Step 2: Identifying and Obtaining Broodfowl

Finding and obtaining the broodfowl that will meet or exceed expectations is essential to success as a breeder. A breeder should take his time before rushing out and buying fowl.

Identifying a desirable bloodline is best determined by their offspring’s performance in the pit.

Attending derbies are all ways to get an idea of how they have performed for other cockers. The fowl should be very strong in the group A and B traits that were identified when planning the goals of the breeding program, and adequate or better in as many of the group C traits as possible.

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Step 3. Selecting Superior Individuals

Once the bloodline has been identified and the breeder has agreed to sell some of his fowl, the selection of specific individuals is required.

The goals for the breeding program should be consulted during the selection process. Every cock and hen should be evaluated with respect to the goals. Selected individuals must be extremely healthy, active and in good flesh. They should be balanced, proportional and represent the characteristics of the bloodline. Both cocks and hens should be relatively calm and good natured.

Consider what we do as cockers very similar to what happens in nature, where every individual is competing for survival each and every day. Individuals that can’t compete or adapt do not survive, thus their DNA does not get passed to the next generation.

Step 4. Choosing the Right Breeding Strategies

Inbreeding is a long-term breeding strategy. It is most useful as a way to strengthen and preserve valuable genetic information in a bloodline.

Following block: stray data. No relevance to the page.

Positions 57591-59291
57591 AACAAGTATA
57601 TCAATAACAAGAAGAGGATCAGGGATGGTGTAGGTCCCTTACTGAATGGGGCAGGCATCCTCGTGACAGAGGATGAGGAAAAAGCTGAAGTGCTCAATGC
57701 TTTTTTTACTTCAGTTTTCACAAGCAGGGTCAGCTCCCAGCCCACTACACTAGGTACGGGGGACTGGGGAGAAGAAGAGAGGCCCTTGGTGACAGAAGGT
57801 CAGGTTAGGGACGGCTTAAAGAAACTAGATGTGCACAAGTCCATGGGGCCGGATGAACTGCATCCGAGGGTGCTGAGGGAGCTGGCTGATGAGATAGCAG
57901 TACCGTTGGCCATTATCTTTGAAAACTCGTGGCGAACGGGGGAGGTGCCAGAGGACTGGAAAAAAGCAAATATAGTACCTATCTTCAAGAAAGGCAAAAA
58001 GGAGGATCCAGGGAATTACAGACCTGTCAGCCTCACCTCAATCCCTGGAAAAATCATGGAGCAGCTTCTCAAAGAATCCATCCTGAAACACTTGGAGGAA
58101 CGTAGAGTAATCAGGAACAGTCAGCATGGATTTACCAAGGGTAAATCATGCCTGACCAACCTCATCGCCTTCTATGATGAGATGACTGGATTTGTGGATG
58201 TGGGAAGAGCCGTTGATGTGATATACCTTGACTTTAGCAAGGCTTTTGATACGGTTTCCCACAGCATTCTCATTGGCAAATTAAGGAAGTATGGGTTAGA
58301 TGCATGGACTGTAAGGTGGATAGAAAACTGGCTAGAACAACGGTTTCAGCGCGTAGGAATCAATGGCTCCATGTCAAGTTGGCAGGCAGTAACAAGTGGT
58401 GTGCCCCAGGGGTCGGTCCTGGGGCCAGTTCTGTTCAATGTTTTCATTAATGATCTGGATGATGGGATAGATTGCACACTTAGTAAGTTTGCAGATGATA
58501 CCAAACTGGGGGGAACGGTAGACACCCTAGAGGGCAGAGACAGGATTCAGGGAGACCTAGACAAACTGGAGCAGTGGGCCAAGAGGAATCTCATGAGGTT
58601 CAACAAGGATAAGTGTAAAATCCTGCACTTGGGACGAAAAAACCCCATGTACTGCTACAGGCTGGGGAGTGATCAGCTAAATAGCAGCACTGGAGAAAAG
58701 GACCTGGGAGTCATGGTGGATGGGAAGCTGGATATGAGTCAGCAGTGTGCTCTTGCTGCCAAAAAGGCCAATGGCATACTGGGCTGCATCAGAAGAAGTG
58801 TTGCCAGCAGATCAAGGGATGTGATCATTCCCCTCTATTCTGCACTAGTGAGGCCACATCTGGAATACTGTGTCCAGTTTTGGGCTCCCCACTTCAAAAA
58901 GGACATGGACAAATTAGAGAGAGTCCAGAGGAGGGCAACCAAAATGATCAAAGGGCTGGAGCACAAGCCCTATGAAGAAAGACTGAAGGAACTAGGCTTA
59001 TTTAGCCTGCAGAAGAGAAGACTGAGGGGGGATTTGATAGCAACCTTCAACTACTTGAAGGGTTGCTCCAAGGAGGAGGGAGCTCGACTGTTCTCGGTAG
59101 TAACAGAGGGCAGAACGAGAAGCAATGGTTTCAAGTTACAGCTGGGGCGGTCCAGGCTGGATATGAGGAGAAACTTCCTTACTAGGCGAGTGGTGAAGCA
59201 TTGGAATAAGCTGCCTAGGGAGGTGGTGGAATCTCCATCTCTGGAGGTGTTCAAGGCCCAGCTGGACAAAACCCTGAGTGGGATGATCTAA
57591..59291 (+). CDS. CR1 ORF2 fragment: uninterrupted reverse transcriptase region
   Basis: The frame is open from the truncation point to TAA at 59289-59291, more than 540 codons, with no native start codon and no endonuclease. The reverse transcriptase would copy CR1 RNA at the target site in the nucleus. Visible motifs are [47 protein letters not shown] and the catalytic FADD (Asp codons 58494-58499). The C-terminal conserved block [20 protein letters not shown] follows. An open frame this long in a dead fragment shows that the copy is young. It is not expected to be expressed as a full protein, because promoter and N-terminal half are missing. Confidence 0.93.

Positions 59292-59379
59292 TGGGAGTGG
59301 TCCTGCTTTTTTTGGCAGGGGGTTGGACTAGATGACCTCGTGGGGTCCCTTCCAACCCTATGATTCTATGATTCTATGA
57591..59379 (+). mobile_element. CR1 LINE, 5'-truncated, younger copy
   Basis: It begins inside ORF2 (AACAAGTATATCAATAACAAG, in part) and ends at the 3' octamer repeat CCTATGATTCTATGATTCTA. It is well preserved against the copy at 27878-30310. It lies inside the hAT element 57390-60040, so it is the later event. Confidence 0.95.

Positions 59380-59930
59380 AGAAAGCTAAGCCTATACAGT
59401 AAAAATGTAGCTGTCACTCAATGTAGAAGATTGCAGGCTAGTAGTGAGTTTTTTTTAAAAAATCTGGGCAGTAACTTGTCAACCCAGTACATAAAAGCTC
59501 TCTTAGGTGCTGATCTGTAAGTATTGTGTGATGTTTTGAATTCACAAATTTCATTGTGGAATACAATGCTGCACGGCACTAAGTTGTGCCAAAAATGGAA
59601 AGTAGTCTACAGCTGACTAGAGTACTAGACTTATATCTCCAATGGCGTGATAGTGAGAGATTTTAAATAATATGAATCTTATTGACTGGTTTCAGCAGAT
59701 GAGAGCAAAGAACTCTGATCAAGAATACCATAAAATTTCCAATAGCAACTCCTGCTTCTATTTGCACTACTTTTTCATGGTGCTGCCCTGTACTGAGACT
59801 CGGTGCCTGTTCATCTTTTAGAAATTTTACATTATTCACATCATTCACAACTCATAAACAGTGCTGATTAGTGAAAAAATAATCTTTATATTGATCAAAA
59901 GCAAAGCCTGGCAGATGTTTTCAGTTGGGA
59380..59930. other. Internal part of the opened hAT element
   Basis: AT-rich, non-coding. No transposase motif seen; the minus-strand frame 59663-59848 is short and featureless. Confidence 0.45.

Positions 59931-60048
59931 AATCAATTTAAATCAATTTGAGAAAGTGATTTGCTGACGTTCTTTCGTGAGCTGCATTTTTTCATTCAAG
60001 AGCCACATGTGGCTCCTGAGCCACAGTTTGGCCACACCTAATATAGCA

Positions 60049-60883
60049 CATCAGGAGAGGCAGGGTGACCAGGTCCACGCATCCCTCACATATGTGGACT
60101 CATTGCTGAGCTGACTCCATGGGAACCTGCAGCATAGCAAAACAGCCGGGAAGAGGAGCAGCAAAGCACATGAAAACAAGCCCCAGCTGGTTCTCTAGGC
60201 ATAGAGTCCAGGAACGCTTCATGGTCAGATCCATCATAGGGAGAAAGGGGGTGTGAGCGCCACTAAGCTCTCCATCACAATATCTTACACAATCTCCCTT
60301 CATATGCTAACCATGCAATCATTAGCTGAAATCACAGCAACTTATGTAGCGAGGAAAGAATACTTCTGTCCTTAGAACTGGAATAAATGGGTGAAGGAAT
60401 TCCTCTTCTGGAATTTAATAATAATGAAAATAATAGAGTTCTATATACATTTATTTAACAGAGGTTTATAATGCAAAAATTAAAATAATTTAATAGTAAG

Individuals from these inbred bloodlines are valuable for producing hybrid battle crosses.

Inbreeding increases the number of homozygous genes. Remember that this applies to desirable and undesirable genes equally. If inbred fowl are mated and the progeny display undesirable traits, both parents and offspring should be removed from the breeding program because the parents are carriers for the recessive, undesirable gene expressed in the offspring. These individuals could be retained for crossing.

Linebreeding is a form of inbreeding in which superior individuals are used multiple times in several generations in the development and maintenance of a bloodline. Linebreeding increases the probability that desirable genes from the superior individuals are passed on to the subsequent generations. Care must be taken when linebreeding apparently superior fowl to other closely related individuals because of the potential for uncovering and passing on undesirable genes.